Liggins Institute, The University of Auckland

The increasing availability of large international genetic databases and inexpensive, cloud-based computation makes now an ideal time to develop a tool which can show a comprehensive picture of mutations in the context of regulatory elements, specifically 3-D genome structure. The bioinformatics approach will be fast (minutes), inexpensive to operate (only data storage costs), provide open access to mutation annotation for all clinical and genomics experts, and attribute impact to the numerous cancer variants currently classified as having “unknown significance”. The value of this approach is to improve future diagnostics with the power to understand non-coding mutations, to alleviate: 1. patient anxiety (“Is my family member hurt by these variants of unknown significance?”); 2. clinician overburden (overwhelming information without clear clinical answers); and 3. diagnostic cost (expensive expertise to diagnose individuals with unknown burden). Therefore, this project could lead to a beneficial way to screen mutations and reduce the burden of having so many unknowns.

In March 2022, the AMRF Covid-19 Relief Fund provided an additional $13,763. This was matched by a similar contribution from the University of Auckland’s Covid Hardship Fund.

Funded by: Douglas Goodfellow Charitable Trust

TWIST VALIDATION STUDY ($210,576 - 2 years) 1320001

2020

Dr Marie-Claire Smith

Dept. of Medicine, The University of Auckland

Around 10,000 New Zealanders experience stroke each year, and most will have difficulty walking. Regaining the ability to walk independently can make the difference between returning home, or having to move to a rest home or nursing home. Patients and whānau/family would like to know whether they will walk independently again and how long this will take. Unfortunately clinicians' predictions are accurate only about half the time. The TWIST tool predicts both whether and when a patient will walk safely on their own again, with 90% accuracy. These predictions will enable patients, whānau and clinical teams to more confidently plan patients’ care, discharge, and short and long term living arrangements. In turn, this is expected to improve rehabilitation efficiency, and reduce the emotional and economic burden on patients and whānau as they adjust to life after stroke. This study will validate TWIST so it can be implemented in clinical care. It will also interview patients, whānau/family, and clinicians, to understand the perceived benefits and risks of giving and receiving prediction information. The results of this study will lay the groundwork for the next study that will see what happens when prediction information about walking is available in routine clinical practice.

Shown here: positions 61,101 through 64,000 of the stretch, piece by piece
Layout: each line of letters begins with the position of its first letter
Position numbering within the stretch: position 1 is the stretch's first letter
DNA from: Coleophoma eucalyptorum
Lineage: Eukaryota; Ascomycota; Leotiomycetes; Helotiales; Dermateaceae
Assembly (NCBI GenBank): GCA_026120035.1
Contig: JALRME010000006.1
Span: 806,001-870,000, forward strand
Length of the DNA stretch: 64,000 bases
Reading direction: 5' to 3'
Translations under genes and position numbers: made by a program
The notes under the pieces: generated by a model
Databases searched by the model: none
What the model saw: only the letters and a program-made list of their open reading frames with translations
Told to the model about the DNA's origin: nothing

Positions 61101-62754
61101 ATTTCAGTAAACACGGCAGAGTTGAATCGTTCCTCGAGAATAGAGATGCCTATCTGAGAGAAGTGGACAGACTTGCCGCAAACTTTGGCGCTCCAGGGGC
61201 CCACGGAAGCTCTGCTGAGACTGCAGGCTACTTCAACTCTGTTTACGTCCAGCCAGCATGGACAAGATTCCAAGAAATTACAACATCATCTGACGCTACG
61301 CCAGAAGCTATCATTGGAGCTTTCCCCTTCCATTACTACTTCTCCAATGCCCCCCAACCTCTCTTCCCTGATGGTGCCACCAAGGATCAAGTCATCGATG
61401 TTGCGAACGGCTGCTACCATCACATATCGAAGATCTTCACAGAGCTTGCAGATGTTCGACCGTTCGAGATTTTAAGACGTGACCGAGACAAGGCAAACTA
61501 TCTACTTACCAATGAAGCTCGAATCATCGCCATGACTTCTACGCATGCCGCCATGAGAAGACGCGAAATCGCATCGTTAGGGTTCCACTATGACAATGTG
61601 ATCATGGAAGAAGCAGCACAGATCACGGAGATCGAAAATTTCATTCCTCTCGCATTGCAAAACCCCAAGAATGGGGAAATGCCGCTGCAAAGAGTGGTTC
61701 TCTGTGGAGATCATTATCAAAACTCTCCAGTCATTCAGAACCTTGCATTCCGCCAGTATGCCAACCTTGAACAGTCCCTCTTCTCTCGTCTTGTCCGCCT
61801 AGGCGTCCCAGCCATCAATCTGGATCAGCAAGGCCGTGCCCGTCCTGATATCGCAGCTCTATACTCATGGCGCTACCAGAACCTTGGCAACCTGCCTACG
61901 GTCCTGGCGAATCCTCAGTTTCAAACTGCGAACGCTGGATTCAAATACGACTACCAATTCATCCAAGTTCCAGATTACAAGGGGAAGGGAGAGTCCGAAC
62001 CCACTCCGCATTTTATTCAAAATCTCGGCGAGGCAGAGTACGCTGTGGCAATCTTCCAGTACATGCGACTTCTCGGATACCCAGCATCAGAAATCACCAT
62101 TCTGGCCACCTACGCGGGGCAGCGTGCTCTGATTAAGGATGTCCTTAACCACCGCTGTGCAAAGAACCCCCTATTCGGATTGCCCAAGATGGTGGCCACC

In March 2022, the AMRF Covid-19 Relief Fund provided an additional $13,210. This was matched by a similar contribution from the University of Auckland’s Covid Hardship Fund.

AMRF PostDoctoral Fellowship

PROBING THE BIOCHEMISTRY OF SKIN WITH LASERS, LIGHT SCATTERING AND MOLECULAR IONISATION ($200,306 – 2 years) 1319001

2019

Dr Hannah Holtkamp

School of Chemical Sciences, The University of Auckland

Diagnosing different skin diseases is dependent on an instrument’s ability to identify the unique signals of each disease. Unstudied skin diseases have ill-defined biochemistry and require analytical techniques that can provide a broad biomolecular survey. Two techniques are capable of this, and they generate two different spectral fingerprints. Raman spectroscopy is non-invasive (making it ideal for diagnostics) and provides a precise ratio of biomolecular components present in tissue (e.g. lipids, proteins, etc). Mass spectrometry (MS) is invasive but identifies all individual biomolecules present by their mass-to-charge (m/z) ratio. By developing computational algorithms, the precise molecular information from mass spectrometry can be incorporated into Raman measurements with which the unique aspects of any skin disease can be more precisely identified. Discoid lupus erythematosus (DLE) is a case study for these techniques due to its distinctiveness compared to other types of lupus. Unless one is an expert dermatologist, its classification and diagnosis are challenging. This project will contribute to a fundamental understanding of how DLE differs from other skin diseases. Furthermore, the computational methods that provide enhanced dermatological diagnostic resolution will be incorporated into the development of a Raman spectroscopy-based portable device (currently under development). Funded by: Edith C Coan Trust